And then this time of year was also when pandemic shutdowns began, moving the final month of my time as a pastor into an online space and limiting opportunities for closure. All of this still lingers inside me, lessening over time but nevertheless present.

As a result, I may still be struggling to focus on the micro practices of this season, its rhythms and music and stories. But the macro practice of seeking God’s presence for meaning and new life are very much with me. It feels like Lent in the deepest sense, and I live in enduring hope of eventual resurrection.

Coffeehouse Contemplative Book Excerpt: Propane Altars

Below is an excerpt from my book, Coffeehouse Contemplative: Spiritual Direction for the Everyday.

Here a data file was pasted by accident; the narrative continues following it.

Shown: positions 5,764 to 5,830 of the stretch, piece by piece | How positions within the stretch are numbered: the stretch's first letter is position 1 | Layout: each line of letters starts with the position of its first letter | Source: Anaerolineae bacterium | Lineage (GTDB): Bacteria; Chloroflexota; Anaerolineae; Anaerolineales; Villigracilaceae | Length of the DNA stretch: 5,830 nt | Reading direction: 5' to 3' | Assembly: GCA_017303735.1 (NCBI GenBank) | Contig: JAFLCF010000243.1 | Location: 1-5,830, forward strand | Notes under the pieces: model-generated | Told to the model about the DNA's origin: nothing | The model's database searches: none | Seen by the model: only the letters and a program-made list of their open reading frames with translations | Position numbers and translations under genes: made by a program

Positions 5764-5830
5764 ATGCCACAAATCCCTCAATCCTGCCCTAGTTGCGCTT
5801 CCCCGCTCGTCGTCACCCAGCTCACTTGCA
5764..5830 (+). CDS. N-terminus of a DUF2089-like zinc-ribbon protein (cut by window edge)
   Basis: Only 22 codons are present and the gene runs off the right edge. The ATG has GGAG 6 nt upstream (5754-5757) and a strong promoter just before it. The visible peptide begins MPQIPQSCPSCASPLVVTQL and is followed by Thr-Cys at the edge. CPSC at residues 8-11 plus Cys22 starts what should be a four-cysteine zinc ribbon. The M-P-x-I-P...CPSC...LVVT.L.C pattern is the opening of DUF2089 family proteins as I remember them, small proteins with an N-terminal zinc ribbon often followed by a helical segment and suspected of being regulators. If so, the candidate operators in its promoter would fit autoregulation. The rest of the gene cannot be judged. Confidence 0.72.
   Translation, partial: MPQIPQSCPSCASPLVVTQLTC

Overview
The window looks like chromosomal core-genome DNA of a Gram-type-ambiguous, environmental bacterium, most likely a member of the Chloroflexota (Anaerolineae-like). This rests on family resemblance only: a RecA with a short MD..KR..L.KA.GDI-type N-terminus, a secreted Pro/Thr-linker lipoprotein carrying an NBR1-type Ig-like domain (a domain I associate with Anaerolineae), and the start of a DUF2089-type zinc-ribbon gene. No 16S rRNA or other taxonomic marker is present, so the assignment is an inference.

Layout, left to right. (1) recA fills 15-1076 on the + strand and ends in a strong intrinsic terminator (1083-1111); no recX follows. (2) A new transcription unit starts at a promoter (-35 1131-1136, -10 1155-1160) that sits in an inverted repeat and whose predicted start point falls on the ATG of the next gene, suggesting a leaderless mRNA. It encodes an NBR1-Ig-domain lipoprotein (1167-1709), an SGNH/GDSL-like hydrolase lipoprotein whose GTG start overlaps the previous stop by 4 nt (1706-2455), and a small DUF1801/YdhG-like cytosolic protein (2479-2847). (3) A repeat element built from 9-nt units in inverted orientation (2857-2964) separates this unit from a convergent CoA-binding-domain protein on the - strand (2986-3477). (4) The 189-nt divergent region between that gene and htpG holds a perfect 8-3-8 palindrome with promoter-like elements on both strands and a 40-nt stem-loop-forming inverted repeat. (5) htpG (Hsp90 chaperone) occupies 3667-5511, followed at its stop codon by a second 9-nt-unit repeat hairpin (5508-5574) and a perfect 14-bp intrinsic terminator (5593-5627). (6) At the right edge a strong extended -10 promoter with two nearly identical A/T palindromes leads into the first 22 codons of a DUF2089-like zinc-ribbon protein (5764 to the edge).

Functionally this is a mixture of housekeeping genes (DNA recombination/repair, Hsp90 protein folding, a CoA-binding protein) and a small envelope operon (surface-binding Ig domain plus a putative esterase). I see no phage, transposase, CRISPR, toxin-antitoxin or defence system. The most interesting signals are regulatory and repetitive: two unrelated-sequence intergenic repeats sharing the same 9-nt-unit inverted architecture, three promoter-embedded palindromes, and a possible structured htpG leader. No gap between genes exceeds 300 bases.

Brother Lawrence was a Carmelite monk who lived in Paris in the seventeenth century. He is not really known for any grand speeches, writings, or miracles, but instead something much more subtle: he wrote a brief classic work called The Practice of the Presence of God, in which he shares how he makes it a point to notice God in his daily chores around the monastery. Whether he was sweeping the floor, doing the dishes, or answering the need of a fellow monk, he could sense God in these ordinary acts just as much as if he was receiving the bread and wine during Mass.

The key for Brother Lawrence was constant conversation with God. No matter what he did throughout the day, he imagined himself in a constant communion with God. One’s motive, he was quick to add, should not be the seeking of a pleasurable holy feeling, as that will not always happen. Instead, we may converse with God at all times because we know God loves us and would receive this communication and our selves with grace.